News Column

Sunnyvale Rooted in Tech, Innovation

Aug 24, 2012

Alia Wilson

technology

Next to the agriculture business, nothing influenced the development and evolution of Sunnyvale quite like the tech industry.

From orchards to offices, the city is now home to some of the biggest names in the industry. Apple, Nokia, Broadcom, AMD, LinkedIn, Yahoo, Juniper Networks, Intuitive Surgical, Bloom Energy, Motorola Mobility and Google have come to call Sunnyvale home.

Before the city became a Mecca for technology, several things had to happen. Even in its early days, the city was home to industry innovators.

Albert W. Bessey founded the Jubilee Incubator Company, according to Sunnyvale Heritage Park museum director Laura Babcock. The company patented a redesigned poultry incubator that replaced internal kerosene lamps with externally supplied hot water. The new design allowed for even heating and greatly reduced the risk of fire.

The museum has an incubator on display today.

Sunnyvale started branching out beyond agriculture--as far out as outer space--with the development of Moffett Field in the 1930s. The large air base was first managed by the National Advisory Committee for Aeronautics, which would later become the National Aeronautics and Space Administration (NASA).

According to historian Mary Jo Ignoffo, construction projects at Moffett Field provided many jobs for local workers in the early 1930s, but it wasn't enough to compensate for the steady stream of Dust Bowl migrants searching for work.

Farmers sought extra work at canneries and Hendy Iron Works, which contributed to the war effort in the 1940s.

But it wasn't until Lockheed arrived in the 1950s that the technology boom in Sunnyvale really began to take shape. Hundreds of engineers, a caravan of 350 people, made the move in 1956, according to Ignoffo.

"Once Lockheed came, technology just boomed in Sunnyvale," Babcock said. "Lots of kids had engineers for parents, so they were really on the cutting edge of technology."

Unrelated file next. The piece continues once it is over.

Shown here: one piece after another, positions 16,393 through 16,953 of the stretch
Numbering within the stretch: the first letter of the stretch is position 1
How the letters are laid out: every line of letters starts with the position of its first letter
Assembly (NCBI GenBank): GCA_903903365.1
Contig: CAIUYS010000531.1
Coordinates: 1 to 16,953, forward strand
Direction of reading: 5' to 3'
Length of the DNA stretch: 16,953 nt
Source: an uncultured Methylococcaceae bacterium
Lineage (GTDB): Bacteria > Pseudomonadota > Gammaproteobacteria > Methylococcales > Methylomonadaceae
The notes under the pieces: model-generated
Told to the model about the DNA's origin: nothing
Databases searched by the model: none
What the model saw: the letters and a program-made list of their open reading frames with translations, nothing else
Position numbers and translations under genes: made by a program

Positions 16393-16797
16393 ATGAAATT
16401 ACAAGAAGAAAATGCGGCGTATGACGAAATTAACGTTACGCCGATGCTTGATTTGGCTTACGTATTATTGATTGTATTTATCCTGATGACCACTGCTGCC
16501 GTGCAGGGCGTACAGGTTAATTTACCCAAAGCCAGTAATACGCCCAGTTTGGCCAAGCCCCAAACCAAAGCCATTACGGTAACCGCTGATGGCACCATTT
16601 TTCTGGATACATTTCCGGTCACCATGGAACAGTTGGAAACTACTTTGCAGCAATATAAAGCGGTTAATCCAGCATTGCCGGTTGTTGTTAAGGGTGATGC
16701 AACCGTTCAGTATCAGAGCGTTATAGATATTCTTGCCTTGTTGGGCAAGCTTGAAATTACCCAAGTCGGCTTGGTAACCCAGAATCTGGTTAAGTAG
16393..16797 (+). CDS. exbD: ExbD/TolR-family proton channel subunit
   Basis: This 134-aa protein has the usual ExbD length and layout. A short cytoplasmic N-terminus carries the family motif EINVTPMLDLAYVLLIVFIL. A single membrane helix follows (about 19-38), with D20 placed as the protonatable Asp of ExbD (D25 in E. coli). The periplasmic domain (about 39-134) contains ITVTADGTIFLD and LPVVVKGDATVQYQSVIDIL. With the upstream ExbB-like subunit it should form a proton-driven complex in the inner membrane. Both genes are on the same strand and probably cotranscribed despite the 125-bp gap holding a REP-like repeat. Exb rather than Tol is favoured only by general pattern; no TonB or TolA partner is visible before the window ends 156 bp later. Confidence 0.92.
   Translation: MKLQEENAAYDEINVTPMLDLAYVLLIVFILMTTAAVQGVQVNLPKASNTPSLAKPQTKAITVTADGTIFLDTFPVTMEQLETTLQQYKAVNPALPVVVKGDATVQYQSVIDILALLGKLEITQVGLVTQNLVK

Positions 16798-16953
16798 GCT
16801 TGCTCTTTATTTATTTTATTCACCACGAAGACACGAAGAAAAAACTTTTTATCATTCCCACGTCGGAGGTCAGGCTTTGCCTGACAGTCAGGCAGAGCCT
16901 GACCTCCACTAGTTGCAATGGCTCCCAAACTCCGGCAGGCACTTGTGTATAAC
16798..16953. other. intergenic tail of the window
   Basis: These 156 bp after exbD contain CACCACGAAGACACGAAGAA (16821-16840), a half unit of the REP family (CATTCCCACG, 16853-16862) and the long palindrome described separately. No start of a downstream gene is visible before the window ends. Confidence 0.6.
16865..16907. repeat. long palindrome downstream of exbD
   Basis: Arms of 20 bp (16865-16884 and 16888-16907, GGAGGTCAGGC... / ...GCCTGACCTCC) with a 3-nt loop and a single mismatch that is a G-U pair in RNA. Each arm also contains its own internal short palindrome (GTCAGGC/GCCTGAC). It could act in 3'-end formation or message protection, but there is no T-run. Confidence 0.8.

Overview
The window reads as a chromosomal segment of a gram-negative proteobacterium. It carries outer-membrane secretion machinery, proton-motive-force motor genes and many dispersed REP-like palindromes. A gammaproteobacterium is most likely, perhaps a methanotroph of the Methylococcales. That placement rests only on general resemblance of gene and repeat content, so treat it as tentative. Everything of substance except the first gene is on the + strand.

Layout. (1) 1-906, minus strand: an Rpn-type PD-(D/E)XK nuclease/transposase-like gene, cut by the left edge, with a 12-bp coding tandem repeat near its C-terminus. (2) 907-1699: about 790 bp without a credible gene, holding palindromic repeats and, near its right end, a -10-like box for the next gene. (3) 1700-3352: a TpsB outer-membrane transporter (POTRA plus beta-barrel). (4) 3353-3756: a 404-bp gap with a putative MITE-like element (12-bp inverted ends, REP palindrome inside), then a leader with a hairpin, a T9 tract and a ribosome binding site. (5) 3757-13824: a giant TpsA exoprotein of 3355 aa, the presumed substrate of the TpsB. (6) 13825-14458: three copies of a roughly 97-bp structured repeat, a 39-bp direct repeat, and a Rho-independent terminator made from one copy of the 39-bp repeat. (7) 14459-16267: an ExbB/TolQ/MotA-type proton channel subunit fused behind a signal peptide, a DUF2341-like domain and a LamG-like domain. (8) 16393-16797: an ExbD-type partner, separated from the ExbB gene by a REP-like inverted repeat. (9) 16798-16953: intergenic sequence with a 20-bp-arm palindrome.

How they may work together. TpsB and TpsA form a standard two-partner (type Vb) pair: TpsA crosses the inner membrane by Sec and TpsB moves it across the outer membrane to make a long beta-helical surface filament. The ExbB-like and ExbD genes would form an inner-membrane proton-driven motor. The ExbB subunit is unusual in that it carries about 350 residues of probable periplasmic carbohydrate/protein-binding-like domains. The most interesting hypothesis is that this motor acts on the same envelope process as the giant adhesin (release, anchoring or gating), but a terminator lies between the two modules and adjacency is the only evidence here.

These kids included Sunnyvale native Steve Wozniak.

"We have a direct inheritance from the very birth of Silicon Valley and the electronics age," said longtime Silicon Valley historian Michael S. Malone. "When I was kid, you could stand right on the corner of Bernardo and Fremont [avenues] and you could see Steve Wozniak come home from Cherry Chase swim club, or Ted Hoff or his boss Robert Noyce racing down the street. The creators of the integrated circuit, the microprocessor and the personal computer--perhaps the three most important inventions of the 20th century.

"As much as any place on earth, Sunnyvale is the birthplace of the digital revolution."

Military and defense operations became a huge driver for the local economy. In the 1970s, the semiconductor industry developed in symbiosis with the military-industrial field, including Electro Magnetic Systems Laboratories and Fairchild Semiconductor.

Between 1959 and 1979, former Fairchild employees founded more than 50 separate companies, sparking the computer industry.

Computer engineer Gene Amdahl left IBM in 1970 to develop his own line of faster and cheaper mainframe computers, and in 1976 Wozniak built a home computer from a used microprocessor he bought for $20, according to Ignoffo.

Throughout the 1980s and '90s, technological advancements were cultivated right here in Sunnyvale, including anything from virus detection systems to online gaming. Today, Sunnyvale boasts the latest in cutting edge tech, from robotic surgery to smart phones to social networks.

Such technological growth actually landed the city the No. 1 spot in a list of innovative cities compiled by The Daily Beast in 2011. The rankings were based on the number of patent applications per 100,000 residents.

For more information on technology in Sunnyvale, visit the Technology Timeline Exhibit at the Heritage Park Museum, 570 E. Remington Drive.



Source: (c)2012 the Sunnyvale Sun (San Jose, Calif.). Distributed by MCT Information Services


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